What’s something you’d love to see change about the fitness industry in general?
What lifts do you like for your performance benchmarks? Like, what’s your “big 3(2/4/5/etc)”?
I firmly believe that to add an inch to your upper arms circumference you need to have gained about 7-10 lbs in total body weight. I believe this rule originates from the late Charles Poliquin, but I also believe the rule to hold true based on my own observations. So that’s what I’d look at/consider first.
No high-frequency or specialization program will work to optimally build muscle unless you’ve also got the nutrition side of things right. The low hanging fruit for me would be to select the program that’s worked best for you so far, and repeat it ensuring you’re also maintaining a slight calorie surplus (establish your maintenance calories and just start at +100-200 calories over that each day, adjusting based on your weekly changes to your body weight).
If you do that for, say, 6 weeks, focus on the poundages going up in that program while eating in a slight surplus then I’d be extremely surprised if your shirt sleeves weren’t ripping by then end!!
Really good question… For me, largely due to social media, a persons’ credibility now seems to be based largely on what they look like without a shirt on. Or who takes the best butt selfies.
For example, “Has abs” is a more credible resource in many minds compared to, for example, a Postgrad degree and decades of real-world coaching experience.
I don’t know how we change this, and unfortunately I don’t know if we ever will.
My big-4 always rotate every 4-6 weeks. Sometimes I’ll stick with them for up to 8-10 weeks if im feeling good. Previous cycle is was: BB floor press, BB RDL, Back squat, Seal rows. Currently its: Incline BB Press, single-leg RDL’s , reverse band Hack Squats, Pendlay rows.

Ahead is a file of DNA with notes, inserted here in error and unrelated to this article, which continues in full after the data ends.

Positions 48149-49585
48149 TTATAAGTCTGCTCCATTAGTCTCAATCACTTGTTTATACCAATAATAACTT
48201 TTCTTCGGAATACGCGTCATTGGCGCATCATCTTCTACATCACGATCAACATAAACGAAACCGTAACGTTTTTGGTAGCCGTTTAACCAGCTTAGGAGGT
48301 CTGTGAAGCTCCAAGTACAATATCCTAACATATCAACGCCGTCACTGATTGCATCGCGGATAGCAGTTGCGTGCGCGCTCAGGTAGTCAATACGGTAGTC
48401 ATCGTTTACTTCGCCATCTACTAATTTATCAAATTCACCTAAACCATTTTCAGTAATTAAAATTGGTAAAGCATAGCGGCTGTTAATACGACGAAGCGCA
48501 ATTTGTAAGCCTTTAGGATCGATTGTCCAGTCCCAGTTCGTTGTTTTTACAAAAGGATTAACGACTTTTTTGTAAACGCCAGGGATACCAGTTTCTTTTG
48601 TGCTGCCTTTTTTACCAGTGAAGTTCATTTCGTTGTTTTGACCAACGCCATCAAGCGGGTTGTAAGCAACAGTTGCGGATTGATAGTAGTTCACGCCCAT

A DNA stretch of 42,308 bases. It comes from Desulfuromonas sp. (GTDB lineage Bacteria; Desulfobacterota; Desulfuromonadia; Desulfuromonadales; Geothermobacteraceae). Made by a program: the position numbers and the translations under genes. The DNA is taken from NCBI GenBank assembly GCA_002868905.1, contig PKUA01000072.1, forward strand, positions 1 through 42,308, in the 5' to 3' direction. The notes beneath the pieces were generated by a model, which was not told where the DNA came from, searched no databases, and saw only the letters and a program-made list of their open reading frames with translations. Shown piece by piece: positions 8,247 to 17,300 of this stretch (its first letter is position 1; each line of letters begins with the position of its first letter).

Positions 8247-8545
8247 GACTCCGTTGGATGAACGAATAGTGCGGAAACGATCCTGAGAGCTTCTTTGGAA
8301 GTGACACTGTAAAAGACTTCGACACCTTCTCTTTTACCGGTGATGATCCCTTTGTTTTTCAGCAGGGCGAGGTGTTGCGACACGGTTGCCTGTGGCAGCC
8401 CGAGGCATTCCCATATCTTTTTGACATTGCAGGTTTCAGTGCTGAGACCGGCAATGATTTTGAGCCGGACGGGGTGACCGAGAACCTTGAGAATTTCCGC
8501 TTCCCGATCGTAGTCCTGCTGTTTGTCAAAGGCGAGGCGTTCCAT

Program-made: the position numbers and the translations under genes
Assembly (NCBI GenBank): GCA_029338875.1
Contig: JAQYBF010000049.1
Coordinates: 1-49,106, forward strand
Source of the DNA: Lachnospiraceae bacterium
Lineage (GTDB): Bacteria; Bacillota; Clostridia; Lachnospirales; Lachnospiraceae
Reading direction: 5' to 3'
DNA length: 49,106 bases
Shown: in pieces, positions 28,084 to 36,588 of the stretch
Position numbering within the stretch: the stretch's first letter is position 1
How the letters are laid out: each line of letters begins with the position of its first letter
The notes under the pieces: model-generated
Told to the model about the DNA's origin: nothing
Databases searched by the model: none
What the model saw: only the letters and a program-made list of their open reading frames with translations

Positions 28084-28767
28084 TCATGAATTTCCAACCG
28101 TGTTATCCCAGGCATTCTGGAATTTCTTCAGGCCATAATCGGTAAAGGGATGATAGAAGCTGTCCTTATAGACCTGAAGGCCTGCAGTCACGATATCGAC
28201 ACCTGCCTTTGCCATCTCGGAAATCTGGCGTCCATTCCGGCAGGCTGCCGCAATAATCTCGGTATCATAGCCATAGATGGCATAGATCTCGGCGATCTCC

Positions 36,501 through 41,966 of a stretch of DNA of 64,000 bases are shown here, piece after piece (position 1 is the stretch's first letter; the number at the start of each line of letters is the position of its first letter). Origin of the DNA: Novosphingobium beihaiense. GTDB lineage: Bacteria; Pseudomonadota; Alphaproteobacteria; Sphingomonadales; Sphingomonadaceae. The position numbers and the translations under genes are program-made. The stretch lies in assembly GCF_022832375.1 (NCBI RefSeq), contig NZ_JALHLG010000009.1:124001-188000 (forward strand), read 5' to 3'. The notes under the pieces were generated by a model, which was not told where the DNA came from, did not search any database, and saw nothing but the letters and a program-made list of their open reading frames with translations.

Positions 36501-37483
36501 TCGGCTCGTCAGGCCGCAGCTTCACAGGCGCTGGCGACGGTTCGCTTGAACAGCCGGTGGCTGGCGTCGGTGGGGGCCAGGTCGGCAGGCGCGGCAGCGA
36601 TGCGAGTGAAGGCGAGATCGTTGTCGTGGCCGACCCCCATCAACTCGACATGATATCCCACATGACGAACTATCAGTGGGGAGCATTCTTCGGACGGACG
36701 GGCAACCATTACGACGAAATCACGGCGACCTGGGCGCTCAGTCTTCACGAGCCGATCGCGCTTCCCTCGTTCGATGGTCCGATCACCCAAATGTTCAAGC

Is there a type of/specific person athlete that you have as a dream client? Why? To contextualise the question I know of a few people that would’ve loved to work with George St. Pierre.
In a similar vein - do you think social media is contributing to an increase in body dismorphia or eating disorders?
I’ve never found coaching those “at the top” to be that rewarding. My opinion is that you never find the best coaches working with premier sports teams or athletes at the top of their game. Instead, it’s those who work in the middle leagues and with underdogs that have to ensure their training methods actually work.
As an example, this year we managed to get Shelace Shoemaker (IFBB Figure Pro) all the way to the Olympia. Something she’d never achieved before working with me. Just getting her there was a far bigger achievement in my mind than if I were working with one of the favorites to win, and someone with 3/4/5/6 Olympia appearances prior.
Another example would be getting the dad bod to look awesome for his first ever photoshoot. Versus the famous jacked celebrity that I’ve trained a couple times just to get a mention in Mens Health magazine.
The former is WAY more interesting and rewarding (albeit often pays less haha).
Social media definitely contributes to body dysmorphia. Then again, I grew up playing Action Man and firmly believe that contributed to my own negative body image too haha. The fact social media is so accessible and subject to a lot of manipulation definitely doest help.